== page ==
HANNS EISLER: Ernste Gesang; Lieder with Piano on poems by Brecht; Sonata No. 1 – Matthias Goerne, baritone/ Thomas Larcher, p./ Ensemble Resonanz – Harmonia mundi HMC 902134, 54:05 *****:
Eisler (1898-1962) is a tough nut to crack; I suppose that any student of Schoenberg would be. But Eisler, who was reported to be the Second Viennese School master’s favorite student, did not remain so. Indeed, from his beginnings he was a nonconformist of the highest degree, moving from his native Leipzig to the Vienna of his father’s birth, the philosopher Rudolf Eisler, and fell under the spell of Schoenberg’s emergent 12-tone system right at the moment that system was coming into fruition in the years 1919-23, the same years Eisler was a student with the master. But when the younger composer began questioning exactly for whom this music was being written, tensions developed and generational and incompatible world views came to the front, never to be resolved.
Truly there were many things in Eisler’s life that would never be resolved, as is so often the case with those who hate conformity to the point of their becoming conformists to anything outside of the mainstream. From the tortured doctrine of the Nazis which he escaped, to the comparatively relaxed and peaceful hills of California where he spent a number of years with his pal Bertolt Brecht, he ended up being seduced (as were so many) by the doctrines of Karl Marx and embraced a communism that seemed an ideal answer to the questions of fairness and humanity with which he always was concerned. But the reality of his philosophy took a dim and grim turn when he returned to East Berlin, the Germany of his birth, yet far from the county he knew as a child. It seems that Communism as practiced was far from what he envisioned in theory, and he was never to acclimate himself to these realities.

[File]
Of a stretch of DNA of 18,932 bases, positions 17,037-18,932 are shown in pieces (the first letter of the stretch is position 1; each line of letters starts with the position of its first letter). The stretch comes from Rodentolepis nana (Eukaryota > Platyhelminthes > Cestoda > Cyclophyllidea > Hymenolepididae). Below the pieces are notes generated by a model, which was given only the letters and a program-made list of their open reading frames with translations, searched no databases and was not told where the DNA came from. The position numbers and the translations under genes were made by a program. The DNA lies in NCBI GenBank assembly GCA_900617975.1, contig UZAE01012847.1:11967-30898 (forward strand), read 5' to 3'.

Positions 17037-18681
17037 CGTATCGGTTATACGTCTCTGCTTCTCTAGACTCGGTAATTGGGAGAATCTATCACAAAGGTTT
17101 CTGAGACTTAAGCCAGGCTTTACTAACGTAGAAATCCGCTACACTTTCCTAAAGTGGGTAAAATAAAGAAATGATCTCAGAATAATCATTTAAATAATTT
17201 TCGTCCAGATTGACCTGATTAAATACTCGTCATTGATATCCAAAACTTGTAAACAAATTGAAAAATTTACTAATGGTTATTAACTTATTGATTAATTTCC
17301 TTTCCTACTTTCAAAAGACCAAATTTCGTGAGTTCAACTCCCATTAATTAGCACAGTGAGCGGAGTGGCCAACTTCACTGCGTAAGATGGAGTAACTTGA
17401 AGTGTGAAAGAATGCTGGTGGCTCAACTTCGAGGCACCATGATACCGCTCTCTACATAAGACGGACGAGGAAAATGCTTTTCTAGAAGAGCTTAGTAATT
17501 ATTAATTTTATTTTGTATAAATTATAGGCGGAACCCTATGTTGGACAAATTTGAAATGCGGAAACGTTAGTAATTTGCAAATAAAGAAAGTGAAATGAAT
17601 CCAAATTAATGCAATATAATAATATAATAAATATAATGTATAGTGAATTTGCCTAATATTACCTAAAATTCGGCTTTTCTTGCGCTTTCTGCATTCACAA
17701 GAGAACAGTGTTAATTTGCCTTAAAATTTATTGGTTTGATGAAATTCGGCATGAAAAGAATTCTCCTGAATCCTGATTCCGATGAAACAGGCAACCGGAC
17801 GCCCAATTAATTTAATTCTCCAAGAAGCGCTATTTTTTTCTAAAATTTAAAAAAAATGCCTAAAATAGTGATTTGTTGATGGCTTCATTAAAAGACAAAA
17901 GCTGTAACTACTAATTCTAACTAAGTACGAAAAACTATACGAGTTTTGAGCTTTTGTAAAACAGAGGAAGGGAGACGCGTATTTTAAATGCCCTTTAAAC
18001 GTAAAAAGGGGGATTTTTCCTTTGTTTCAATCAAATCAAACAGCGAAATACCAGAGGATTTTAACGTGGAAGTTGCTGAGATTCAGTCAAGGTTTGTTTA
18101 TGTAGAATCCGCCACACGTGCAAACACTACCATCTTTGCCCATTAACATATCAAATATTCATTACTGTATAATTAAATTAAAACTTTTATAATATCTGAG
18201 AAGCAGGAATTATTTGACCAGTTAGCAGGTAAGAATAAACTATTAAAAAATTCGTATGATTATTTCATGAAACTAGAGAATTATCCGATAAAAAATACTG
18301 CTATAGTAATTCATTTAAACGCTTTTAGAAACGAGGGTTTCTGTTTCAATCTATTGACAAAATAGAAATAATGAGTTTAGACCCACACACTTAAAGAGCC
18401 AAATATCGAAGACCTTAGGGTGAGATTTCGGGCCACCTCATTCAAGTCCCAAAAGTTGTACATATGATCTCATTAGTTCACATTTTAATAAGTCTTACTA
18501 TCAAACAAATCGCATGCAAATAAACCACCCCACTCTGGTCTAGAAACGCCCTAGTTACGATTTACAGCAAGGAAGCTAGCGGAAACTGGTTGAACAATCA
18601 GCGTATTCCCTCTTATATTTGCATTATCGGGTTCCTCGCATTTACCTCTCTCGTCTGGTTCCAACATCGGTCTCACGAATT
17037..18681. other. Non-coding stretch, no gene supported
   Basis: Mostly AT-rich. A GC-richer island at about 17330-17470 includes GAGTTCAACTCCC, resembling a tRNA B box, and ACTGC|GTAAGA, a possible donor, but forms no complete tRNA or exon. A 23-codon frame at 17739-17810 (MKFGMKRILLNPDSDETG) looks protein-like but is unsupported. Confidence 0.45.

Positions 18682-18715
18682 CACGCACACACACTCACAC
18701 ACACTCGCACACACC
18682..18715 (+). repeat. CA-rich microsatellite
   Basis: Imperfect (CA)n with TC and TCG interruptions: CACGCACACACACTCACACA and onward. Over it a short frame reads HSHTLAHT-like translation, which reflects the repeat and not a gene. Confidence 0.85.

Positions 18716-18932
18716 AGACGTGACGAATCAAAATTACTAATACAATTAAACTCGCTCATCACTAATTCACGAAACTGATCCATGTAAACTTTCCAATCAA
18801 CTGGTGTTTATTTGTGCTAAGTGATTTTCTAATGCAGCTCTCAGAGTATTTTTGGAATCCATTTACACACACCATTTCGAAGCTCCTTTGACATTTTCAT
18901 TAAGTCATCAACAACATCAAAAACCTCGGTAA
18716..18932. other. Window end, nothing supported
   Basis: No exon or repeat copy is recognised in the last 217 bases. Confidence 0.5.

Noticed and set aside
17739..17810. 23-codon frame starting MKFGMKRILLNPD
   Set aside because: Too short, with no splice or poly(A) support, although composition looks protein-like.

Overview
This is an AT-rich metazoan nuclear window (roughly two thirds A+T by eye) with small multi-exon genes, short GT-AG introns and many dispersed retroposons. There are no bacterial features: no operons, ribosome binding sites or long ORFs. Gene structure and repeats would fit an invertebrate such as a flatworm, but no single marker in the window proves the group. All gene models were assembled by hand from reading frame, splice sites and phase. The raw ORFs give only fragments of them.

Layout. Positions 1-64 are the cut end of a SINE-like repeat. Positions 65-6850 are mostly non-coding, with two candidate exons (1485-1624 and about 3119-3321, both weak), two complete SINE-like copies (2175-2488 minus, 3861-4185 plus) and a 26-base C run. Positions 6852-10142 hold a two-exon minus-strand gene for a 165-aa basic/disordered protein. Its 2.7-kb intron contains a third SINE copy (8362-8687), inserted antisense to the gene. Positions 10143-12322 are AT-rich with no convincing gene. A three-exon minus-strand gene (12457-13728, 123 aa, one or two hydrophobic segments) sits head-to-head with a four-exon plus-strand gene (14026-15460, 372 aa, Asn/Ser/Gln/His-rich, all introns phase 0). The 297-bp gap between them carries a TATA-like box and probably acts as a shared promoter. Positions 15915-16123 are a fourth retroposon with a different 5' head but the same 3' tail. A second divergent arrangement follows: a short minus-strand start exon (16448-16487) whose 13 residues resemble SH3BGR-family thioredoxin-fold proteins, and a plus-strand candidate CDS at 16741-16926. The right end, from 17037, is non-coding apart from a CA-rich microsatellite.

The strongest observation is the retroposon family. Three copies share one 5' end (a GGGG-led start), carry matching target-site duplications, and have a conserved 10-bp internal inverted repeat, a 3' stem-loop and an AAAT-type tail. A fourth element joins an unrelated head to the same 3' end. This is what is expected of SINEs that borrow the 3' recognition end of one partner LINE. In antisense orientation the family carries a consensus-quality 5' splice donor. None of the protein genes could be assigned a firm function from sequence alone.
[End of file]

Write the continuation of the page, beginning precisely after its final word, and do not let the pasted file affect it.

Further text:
Perhaps more than any modern composer I can think of, Eisler’s music reflects to an uncomfortable degree the times he lived in, or more accurately, his perception of those times. This does not mean that his music is unattractive; on the contrary I find these pieces miracles of self-expression undiluted by any sort of pretense; Eisler bears his soul for all to feel, and the monumental thing about his work is that we are able to sense what he is talking about. We may not agree with him, but as an art representative of one person’s true ideals there can be no more sincerity in all of music. The early Piano Sonata was quite a sensation at first, being dedicated to Schoenberg and written in the free atonal style that his teacher’s Opus 11 was projecting. It won the Artist’s Prize for the City of Vienna and received multiple performances all over the world in major cities. Thomas Larcher, who serves as pianist on this disc, gives a rousing reading of a work that needs a resurgence of performances.
The Hollywood Songbook is the title that Eisler gave to a compendium of lieder written while he was working on film scores and various orchestral pieces in order to “pass the time”. It passes quickly when listening to these vignettes; pseudo-Romantic and hinting of Schumann, Brahms, and Wolf while providing cracks and crevices that one falls into constantly because of misled expectations. These pieces are marvelous, full of life, color, and creativity. The Ernste Gesänge (Serious Songs) are far more, well, serious, and take a different tone altogether. The pieces reflect the fractured relationship he had with a very tightly controlled political system on his return to East Berlin, showing a complex love-hate relationship that would never be resolved. They still belie a Romantic sensibility but one with twisted motives and constantly realistic reportage that show a man at war with himself and his county’s failings. But the brilliant orchestration, and again the sincerity of the music places one in a rather helpless situation of not wanting to hear about such things but feeling compelled to listen, and even astounded by the beauty of it all.
Matthias Goerne is the perfect voice for this dated yet ageless music, and performs with great understanding. The young Ensemble Resonanz play like they lived through the times themselves, and the recording at the Teldex Studio Berlin couldn’t be better. Harmonia mundi’s typical texts, translations, and glossy booklet round out a fine production, as usual. [To my mind some of Eisler’s music is a sort of continuation of the work of Kurt Weill, and they go together like Bruckner and Mahler…Ed.]